When a golfer steps onto the course, he/she expects a good game. They expect fast, easy putting greens and lush green turf. But, they don’t realize it’s hard on your end to accomplish both. Turf management takes skill and balance. The demand for faster putting greens is putting added stress on turfgrass and on golf course superintendents.
The fastest and easiest way to increase speed is to lower cutting height. Although, doing so creates consequences. When you increase the stress level on grass the likelihood of algae and moss invading greens is higher.
Change in Maintenance Techniques
The standard mowing height for golf greens has been about 0.125 inch. A good speed for the green has been around 7.5 to 8.5 feet. But, because of the demand by golfers for faster greens and longer rolls, superintendents are being pressured to alter their practices. By meeting this demand, it’s making it tougher to keep greens growing and “green.”
Among spectators, there’s a misconception that golf course superintendents simply pour on water and fertilizer to keep greens lush. As you know, it is not that simple. Management has shifted from a landing service for balls to an ideal putting surface for golfers.
Mowing height has now begun to shift to around 0.100 inch to maintain a speed within a range of 9.5 to 10.5 feet. To maintain this height and preserve the quality of the course, management techniques are forcefully changed. Smooth rollers are now being used on greens, instead of a grooved roller because they are gentler on the grass.
This change in course management also effects labor and budget. Courses that have shifted to rolling greens after mowing to increase speed, have also increased costs. Adding another piece of equipment to buy and maintain, plus the added labor cost to operate it adds to the budget.
Fertility has also changed to meet these demands. Fertility has shifted to slow grass growth. This means cutting back on nitrogen(N) to below 2 lb. per 1,000 sq. ft. per year. In addition, the potassium (K) level has been increased to improve stress tolerance. Where ratios used to be 1-1 or 1-2 N to K, they now may get up to 1-3 or even 1-4 N to K.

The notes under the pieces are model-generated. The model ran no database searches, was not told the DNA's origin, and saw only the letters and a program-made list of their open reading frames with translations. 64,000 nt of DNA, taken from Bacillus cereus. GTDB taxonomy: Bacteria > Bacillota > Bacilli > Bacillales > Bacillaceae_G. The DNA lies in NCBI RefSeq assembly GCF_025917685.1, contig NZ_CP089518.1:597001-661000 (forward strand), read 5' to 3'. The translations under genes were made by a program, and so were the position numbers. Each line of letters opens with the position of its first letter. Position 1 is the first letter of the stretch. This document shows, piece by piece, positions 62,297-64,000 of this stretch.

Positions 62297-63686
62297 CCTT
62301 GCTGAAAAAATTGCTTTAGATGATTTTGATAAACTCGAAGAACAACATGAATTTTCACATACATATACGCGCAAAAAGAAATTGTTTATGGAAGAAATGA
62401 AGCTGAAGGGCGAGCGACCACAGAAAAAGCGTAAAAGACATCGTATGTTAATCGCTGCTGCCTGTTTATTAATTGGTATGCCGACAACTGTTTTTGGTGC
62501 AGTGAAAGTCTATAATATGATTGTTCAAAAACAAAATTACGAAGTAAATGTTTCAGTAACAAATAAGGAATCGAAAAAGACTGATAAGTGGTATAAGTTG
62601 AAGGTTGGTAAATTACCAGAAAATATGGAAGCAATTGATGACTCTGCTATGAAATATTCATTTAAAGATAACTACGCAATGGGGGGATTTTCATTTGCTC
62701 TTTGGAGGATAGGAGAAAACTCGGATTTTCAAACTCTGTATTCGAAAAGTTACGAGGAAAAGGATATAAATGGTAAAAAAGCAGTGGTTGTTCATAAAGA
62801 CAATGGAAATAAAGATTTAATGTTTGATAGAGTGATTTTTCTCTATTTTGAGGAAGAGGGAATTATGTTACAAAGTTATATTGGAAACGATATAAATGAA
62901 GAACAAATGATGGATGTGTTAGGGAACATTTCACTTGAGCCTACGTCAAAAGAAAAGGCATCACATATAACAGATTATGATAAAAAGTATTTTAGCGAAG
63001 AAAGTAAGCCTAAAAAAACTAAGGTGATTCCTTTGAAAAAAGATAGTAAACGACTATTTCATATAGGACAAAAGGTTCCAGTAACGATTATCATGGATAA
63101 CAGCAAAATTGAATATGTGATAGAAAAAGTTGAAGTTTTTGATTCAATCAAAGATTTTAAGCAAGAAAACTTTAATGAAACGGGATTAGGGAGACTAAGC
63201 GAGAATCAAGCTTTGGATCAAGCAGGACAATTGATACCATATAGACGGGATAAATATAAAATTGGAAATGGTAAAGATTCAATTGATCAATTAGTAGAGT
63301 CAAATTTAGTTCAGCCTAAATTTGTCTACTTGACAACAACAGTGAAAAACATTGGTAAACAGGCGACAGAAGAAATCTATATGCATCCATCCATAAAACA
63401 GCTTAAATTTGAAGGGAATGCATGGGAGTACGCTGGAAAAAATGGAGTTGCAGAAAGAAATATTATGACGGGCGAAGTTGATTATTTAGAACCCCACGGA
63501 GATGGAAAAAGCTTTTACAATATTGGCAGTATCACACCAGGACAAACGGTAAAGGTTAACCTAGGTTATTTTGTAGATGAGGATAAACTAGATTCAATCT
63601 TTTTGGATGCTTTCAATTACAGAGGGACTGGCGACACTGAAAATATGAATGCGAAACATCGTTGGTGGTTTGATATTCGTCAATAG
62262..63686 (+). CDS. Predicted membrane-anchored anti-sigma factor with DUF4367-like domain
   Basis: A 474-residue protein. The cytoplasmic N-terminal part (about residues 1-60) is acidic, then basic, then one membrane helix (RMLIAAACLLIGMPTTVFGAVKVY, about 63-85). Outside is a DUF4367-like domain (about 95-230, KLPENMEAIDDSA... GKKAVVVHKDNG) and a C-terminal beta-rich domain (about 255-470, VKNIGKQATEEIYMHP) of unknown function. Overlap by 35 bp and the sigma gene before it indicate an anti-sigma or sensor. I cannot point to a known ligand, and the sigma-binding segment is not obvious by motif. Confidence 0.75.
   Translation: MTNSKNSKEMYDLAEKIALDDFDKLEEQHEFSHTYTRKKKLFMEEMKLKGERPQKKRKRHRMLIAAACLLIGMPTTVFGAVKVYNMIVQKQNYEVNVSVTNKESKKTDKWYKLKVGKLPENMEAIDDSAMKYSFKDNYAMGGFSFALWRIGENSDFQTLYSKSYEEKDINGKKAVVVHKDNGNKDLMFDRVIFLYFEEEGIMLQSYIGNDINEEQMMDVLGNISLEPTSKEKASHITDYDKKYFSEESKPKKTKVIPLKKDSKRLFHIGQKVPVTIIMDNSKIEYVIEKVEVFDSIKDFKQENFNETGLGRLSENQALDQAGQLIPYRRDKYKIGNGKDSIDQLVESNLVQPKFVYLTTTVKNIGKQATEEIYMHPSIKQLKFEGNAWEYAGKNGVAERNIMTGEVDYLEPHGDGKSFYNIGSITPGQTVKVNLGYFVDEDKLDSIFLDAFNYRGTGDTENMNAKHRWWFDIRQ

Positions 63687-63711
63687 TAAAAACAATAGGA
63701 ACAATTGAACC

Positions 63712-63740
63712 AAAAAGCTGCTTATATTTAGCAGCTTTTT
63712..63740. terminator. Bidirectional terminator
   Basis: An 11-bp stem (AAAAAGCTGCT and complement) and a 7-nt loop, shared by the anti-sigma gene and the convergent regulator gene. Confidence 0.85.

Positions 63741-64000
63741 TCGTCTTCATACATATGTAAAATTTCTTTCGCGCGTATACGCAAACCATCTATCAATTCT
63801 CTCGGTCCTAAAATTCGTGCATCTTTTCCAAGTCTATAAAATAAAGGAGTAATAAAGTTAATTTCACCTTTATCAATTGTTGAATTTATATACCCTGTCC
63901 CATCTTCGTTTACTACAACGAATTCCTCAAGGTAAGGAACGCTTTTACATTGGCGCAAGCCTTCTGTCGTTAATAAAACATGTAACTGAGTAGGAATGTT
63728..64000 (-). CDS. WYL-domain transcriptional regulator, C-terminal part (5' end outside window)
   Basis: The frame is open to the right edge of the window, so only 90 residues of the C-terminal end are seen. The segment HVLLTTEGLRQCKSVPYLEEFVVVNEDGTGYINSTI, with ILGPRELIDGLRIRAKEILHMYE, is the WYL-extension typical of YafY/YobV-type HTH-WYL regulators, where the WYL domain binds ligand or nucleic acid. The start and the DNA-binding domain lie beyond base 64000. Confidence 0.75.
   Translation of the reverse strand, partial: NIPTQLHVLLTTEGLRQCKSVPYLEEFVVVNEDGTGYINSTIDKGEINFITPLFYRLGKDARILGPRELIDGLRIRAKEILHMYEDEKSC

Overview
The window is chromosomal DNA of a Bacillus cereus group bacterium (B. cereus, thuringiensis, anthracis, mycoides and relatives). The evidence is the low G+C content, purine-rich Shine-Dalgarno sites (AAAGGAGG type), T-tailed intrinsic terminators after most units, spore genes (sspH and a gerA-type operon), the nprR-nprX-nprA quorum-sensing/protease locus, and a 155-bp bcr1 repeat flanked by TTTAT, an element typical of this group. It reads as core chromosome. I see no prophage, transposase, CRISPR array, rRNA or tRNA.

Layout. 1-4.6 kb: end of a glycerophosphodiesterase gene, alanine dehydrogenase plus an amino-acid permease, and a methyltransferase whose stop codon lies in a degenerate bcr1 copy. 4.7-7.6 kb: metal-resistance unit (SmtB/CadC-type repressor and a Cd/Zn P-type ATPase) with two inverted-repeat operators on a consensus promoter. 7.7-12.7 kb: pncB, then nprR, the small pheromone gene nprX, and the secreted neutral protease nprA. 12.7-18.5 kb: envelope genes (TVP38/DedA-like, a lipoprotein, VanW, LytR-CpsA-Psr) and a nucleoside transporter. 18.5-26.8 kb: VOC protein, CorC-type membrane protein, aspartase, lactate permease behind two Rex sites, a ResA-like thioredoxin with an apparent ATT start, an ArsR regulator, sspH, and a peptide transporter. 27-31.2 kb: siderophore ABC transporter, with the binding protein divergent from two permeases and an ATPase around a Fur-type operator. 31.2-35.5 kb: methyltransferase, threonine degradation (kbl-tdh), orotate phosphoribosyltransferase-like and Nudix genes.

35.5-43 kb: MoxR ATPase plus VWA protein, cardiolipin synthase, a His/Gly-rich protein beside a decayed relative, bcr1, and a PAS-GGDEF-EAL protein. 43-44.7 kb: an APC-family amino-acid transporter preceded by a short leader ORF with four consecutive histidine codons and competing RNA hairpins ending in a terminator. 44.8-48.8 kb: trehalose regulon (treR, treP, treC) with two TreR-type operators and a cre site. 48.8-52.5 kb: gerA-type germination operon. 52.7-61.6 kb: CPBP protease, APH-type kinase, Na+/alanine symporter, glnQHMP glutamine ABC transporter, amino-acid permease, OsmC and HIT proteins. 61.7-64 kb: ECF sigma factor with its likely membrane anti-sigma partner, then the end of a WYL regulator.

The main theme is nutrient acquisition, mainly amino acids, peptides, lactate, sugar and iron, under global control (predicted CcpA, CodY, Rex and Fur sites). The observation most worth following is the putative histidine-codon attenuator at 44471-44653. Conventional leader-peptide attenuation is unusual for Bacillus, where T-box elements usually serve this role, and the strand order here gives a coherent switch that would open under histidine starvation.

To meet this demand superintendents are required to really keep on top of turf conditions, and pay close attention to water and fertility. Fungicide also poses a threat in some hot and humid areas. Depending on the area, these demands may be less likely than others. Areas such as Las Vegas experience 100+ degree days and threat of water shortage. These conditions challenge turf managers and require higher turf cuts. Keep in mind the type of turf your course contains. Certain turf may be more sensitive than others, so your management will have to be adjusted further.
Change in Course Design
The demand for greater green speed is also changing how some courses are laid out. The demand for faster greens will mean flatter and often more boring greens in the future. Greens that were designed for speeds of 8.5 to 9 often are fit for speeds of 11 and 12. The goal is a perfect green with a more consistent surface. Still, courses may have to alter greens design if they are going to continue trying to increase speed.
The Issue with the Cut
Although cutting shorter is an option, other methods should be taken first to increase speed. Rolling a course, doing a vertical mow to thin the canopy, keep the greens dry and using a growth regulator will aid in this effort. There is a fine line in managing grass. If you stress out the turf too much you will be at a point of no return.
New courses have the advantage of being able to plant newer bentgrass varieties, which can take more aggressive management to enhance speeds. Older courses must use other methods to get higher speeds. You don’t want to sacrifice the health of the grass just to increase green speed. Making a course unplayable just to meet these demands won’t help you. Find a happy medium between speed and turf grass health.